As reported in our previous blog, AppDetex attended the 20th Annual Anti-Counterfeiting Summit West in San Francisco. In addition to our overview of the event, we gathered the observations and key takeaways from our designated representative, Michael Krause, AppDetex’s Head of Global Customer Service.
We hear it all the time: Innovation is the key to the future. In the last twenty years, innovation has led to amazing technological breakthroughs across a variety of industries, all for the sake of making the lives of consumers easier. However, innovation is not easy; time and effort are spent in hopes of turning a profit.
In a global culture of constant innovation, some countries feel they are being left behind. Their answer to a lack of internal innovation is to look outward, a feat made far easier with the rise of the internet. Global communication, seen as a resource, fuels the innovative spirit of those interested in creating something to make the world better. However the same tool that inspires creativity in some, inspires greed in others, blurring the line between innovation and theft.
The amount of money Americans plan to spend this Halloween season is positively…scary. Last year’s spending topped a record breaking $8.4 billion and according to the National Retail Federation, 2017 is on track to top that by an estimated 8.3%, coming in at $9.1 billion dollars. All this is good news for retailers and brands focused on items like decorations, accessories, candy, and of course, costumes.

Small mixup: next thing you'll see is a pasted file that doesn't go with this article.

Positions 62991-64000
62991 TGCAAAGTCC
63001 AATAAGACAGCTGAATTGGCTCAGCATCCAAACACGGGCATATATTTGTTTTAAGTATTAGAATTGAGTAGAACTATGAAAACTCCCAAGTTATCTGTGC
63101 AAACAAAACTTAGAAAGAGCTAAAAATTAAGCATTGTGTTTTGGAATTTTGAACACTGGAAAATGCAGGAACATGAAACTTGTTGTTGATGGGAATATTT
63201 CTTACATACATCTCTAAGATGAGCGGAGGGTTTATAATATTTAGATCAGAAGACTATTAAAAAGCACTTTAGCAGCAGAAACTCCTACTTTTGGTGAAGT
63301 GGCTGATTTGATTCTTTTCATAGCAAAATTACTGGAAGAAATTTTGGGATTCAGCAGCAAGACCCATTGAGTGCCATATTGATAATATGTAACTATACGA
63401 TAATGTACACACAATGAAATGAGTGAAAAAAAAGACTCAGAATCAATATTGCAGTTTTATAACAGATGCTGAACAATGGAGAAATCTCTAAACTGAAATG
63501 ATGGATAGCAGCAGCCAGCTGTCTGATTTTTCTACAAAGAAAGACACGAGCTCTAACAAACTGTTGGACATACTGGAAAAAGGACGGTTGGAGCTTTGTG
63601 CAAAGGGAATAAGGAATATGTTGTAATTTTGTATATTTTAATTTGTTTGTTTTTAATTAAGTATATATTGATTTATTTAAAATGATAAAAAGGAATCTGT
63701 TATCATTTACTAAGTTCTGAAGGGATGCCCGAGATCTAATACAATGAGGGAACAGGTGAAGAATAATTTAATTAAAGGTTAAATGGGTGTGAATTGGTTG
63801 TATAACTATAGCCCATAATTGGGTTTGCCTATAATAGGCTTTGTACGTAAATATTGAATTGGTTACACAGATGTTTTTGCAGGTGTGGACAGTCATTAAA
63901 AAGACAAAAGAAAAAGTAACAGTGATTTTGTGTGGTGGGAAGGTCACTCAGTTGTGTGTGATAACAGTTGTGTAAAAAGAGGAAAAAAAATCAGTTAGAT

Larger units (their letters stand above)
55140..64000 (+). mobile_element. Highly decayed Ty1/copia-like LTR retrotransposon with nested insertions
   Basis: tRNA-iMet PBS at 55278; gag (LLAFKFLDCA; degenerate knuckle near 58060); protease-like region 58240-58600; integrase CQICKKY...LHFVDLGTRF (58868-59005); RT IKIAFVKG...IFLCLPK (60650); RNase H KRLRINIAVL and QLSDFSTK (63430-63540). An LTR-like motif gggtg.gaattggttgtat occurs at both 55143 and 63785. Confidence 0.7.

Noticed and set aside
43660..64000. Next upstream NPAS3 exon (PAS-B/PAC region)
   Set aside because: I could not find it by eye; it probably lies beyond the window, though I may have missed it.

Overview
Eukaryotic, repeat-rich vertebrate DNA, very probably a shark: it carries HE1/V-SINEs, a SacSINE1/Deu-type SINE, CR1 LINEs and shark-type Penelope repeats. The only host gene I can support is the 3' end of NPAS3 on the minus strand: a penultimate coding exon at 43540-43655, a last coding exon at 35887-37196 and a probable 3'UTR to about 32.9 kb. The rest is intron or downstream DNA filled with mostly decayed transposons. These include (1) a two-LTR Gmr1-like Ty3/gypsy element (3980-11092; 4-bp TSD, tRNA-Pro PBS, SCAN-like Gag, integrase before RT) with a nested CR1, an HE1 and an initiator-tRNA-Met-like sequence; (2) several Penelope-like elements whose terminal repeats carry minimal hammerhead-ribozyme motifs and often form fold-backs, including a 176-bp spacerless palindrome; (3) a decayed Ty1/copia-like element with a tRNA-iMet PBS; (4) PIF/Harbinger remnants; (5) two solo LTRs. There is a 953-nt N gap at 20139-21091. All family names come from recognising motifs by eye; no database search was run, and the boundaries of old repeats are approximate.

3D printing is revolutionizing the print-on-demand world, ushering in a new era of instant manufacturing, cutting edge product design, and in some cases, helping medical innovation leapfrog ahead at light year speed. This ability to instantly create an item is having a huge impact on the creative industry.
It’s also opened the door for a tidal wave of piracy and copyright issues. The ease of designing and printing your own products at home means it is even easier for consumers to create their own designs based on trademarked content. And with the relative newness of the 3D industry, legal professionals are grappling with the intellectual property (IP) issues involved, including copyrights, patents and trademarks. How exactly does a company protect their IP from 3D piracy?